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Light Exhibition


Don Quijote | Chapter 2: Getting Ready, Setting Up, Setting Out

Multi-lingual with English, French and Spanish subtitles, 16 channel video installation, 2019

2. Getting Ready, Setting Up, Setting Out

Whatever the causality between fiction and reality may be, Don Quijote’s alleged madness consists of wishing to be useful, to do good in the world. Is that so mad? The question is, how to go about that. How to change life from the contemplative activity of reading, physically immobile, immersed in what the culture feeds us, to action, “going out” on adventures? What is it that interrupts the reading at home and entices the desire to go out – to move from immersion in fantasy to braving reality? This episode points to the question all committed artists and scholars ask themselves: what can we do? This key question is also on the mind of all those who seek, each in their own modest way and according to their capacity and means, to improve the world, the social texture of it, by being “good persons”. There is nothing ludicrous about that wish. In this scene, we stage some ideas concerning the resulting confusions, combining several chapters from the novel.

We seek to preserve that fine line between (enforced) passivity and (desired) activity, not quite overcoming it. This is compounded by the equally fine line between individual and social. Don Quijote’s interventions frequently seem to ignore that line, and thus come across as unwanted meddling. The madness consists of and enacts those lines as irresolvable. The scene is self-reflexive, raising issues of art-making. It makes the transition from the production of an audiovisual work as an element of reality to the fiction that results. This is far from a smooth transition. Labour conditions are evoked when Don Quijote engages Sancho Panza.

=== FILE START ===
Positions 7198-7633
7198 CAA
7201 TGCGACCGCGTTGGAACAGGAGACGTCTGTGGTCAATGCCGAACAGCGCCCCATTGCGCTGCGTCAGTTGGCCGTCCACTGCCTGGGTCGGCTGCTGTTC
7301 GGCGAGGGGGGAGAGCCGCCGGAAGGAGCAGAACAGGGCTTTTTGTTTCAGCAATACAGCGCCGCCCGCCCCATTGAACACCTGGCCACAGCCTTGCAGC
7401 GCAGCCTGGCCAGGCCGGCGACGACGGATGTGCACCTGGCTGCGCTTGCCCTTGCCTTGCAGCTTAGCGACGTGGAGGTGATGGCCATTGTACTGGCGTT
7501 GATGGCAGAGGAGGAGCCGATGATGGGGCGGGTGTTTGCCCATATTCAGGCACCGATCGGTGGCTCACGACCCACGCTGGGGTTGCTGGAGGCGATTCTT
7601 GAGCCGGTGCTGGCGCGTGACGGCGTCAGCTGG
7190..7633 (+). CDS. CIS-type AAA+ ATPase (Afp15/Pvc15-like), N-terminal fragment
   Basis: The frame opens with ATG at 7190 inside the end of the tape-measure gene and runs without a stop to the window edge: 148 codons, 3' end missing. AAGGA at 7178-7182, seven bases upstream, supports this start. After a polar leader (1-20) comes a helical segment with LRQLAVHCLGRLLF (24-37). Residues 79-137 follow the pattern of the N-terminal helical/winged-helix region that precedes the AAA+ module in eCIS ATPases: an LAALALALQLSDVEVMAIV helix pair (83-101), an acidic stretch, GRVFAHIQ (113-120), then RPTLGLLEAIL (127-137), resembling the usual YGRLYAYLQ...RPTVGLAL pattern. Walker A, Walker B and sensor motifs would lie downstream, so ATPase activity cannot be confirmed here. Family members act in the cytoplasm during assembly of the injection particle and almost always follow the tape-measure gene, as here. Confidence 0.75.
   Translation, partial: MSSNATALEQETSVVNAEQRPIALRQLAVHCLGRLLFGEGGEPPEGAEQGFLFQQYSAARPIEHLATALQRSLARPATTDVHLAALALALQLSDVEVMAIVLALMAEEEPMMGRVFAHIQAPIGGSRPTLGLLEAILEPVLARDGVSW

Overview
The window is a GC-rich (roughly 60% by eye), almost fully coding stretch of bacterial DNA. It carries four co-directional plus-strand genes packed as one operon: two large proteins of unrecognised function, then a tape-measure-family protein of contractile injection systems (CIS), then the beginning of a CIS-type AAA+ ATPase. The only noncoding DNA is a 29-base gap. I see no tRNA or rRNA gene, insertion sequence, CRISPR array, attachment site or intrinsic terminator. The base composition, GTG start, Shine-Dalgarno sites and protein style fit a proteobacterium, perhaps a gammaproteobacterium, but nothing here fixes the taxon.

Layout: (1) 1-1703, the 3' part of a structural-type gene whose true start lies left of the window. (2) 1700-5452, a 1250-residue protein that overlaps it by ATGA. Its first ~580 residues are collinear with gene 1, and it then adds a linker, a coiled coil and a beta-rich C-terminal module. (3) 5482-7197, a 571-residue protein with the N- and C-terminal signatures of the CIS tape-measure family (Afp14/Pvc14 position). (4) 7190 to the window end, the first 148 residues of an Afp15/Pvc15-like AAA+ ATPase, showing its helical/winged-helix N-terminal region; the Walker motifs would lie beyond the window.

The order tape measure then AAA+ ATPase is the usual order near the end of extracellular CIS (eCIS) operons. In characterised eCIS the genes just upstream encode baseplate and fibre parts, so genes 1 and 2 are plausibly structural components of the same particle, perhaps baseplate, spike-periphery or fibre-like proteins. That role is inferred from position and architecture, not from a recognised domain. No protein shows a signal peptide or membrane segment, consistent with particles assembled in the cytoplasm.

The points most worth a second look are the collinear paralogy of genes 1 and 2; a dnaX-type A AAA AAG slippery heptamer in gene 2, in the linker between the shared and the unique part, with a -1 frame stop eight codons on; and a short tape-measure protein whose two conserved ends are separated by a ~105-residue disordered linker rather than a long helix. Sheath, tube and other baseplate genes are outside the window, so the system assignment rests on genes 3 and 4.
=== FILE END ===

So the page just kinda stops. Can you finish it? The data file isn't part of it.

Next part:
This merges the past (literary heritage and real horrors) with the present and its continued abuse of workers. Also, the mixture of languages becomes clear. Sancho speaks Castellano, Don Quijote French. Confusions of gender, of class, of educational levels appear as analogies to the alleged madness. They hamper smooth communication but also encourage reflection and thus, improvement of that social activity. As a second introductory screen, the episode requests visitors to think and form an opinion on the issues raised.

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